Turning the Cow Dry and Freshning Up

Cows and a Memory

I grew up in a small cotton mill village called Tuxedo about ten miles south of our county seat of Hendersonville NC. It was the 1950's and the world was just settling down after a second major world war. Men had returned home, married and had begun families. Folks seemed to be happy and content.

Mill village folks especially were happy. Almost everything and anything one could want was close at hand. Green River Mills provided for all our basic needs. Housing, water, employment for my folks, a community store owned by the mill where anything could be purchased down to a coffin if needed. In those days people were pretty self sufficient and made do with little.

We had a community center where kids could go in the summer to play or get swimming lessons through the area Red Cross. We even had a full size baseball field complete with a screened grandstand and crude dressing rooms complete with a two holer. Now some of you won't know what that is but if you are ignorant, toilets that were open, sorta like a porta-john without the tank. The mill always sponsored an industrial league baseball team and on game days the ballpark was full of fans cheering on their team.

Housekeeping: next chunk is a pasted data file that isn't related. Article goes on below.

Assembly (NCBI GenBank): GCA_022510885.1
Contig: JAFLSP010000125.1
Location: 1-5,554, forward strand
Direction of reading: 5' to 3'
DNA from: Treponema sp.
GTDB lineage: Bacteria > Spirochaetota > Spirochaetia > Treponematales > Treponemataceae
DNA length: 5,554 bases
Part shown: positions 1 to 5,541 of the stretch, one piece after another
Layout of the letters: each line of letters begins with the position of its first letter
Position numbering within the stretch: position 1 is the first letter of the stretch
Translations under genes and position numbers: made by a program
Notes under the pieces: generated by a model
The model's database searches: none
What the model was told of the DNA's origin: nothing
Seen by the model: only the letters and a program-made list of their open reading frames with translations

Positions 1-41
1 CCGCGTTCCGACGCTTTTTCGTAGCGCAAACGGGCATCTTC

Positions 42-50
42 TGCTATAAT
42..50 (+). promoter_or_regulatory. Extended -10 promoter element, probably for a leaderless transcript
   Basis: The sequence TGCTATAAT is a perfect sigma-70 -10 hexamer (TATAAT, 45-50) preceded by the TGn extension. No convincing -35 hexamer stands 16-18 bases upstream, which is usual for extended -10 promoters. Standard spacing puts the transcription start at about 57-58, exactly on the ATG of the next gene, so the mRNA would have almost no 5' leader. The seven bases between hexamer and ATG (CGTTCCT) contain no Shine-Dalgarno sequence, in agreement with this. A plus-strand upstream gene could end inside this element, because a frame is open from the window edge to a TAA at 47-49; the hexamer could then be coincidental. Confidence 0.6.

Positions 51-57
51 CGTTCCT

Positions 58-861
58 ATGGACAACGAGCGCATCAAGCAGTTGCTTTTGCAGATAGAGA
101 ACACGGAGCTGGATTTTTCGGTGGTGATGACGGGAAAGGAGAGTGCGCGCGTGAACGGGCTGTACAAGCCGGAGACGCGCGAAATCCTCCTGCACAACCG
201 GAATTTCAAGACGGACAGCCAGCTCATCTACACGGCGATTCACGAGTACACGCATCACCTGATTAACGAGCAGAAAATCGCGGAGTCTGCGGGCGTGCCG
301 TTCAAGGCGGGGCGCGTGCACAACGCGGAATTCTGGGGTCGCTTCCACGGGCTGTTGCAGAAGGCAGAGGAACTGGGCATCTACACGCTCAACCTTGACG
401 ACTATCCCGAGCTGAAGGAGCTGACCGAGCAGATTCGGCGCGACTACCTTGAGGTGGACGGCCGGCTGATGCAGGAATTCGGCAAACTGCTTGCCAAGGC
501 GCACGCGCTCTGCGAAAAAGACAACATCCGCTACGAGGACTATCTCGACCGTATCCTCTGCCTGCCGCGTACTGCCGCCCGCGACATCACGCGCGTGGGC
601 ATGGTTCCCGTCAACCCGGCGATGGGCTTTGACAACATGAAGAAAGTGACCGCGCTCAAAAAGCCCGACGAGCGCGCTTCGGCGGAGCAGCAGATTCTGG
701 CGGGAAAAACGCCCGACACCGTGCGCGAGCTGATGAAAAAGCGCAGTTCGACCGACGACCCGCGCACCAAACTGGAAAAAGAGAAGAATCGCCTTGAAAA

A community barn was also provided to mill employees who had a cow. They did not charge those who used the barn and the milk from the cows supplied more than one family healthy dairy products. Milk and butter. Of course, some liked buttermilk a product of allowing the milk to clabber and be churned. The butter was harvested from the churn and the remaining milk with tiny pieces of butter still in the mixture was a favorite with crumbled in hot cornbread. Many of my own supper meals consisted of a bowl of cornbread and buttermilk, sometimes adding in a fresh onion.

My daddy always kept at least one cow and sold the excess milk throughout the mill village. It was sold in gallon pickle jars rather than one of those fancy plastic containers you now find in the dairy section of your local grocery store.The whole milk was not the homogenized or pasteurized variety that came along later when processed milk began to be delivered in the mill village. I learned at an early age how to milk a cow and since my dad worked evening shift in the cotton mill, milking was my chore until the early 1960's.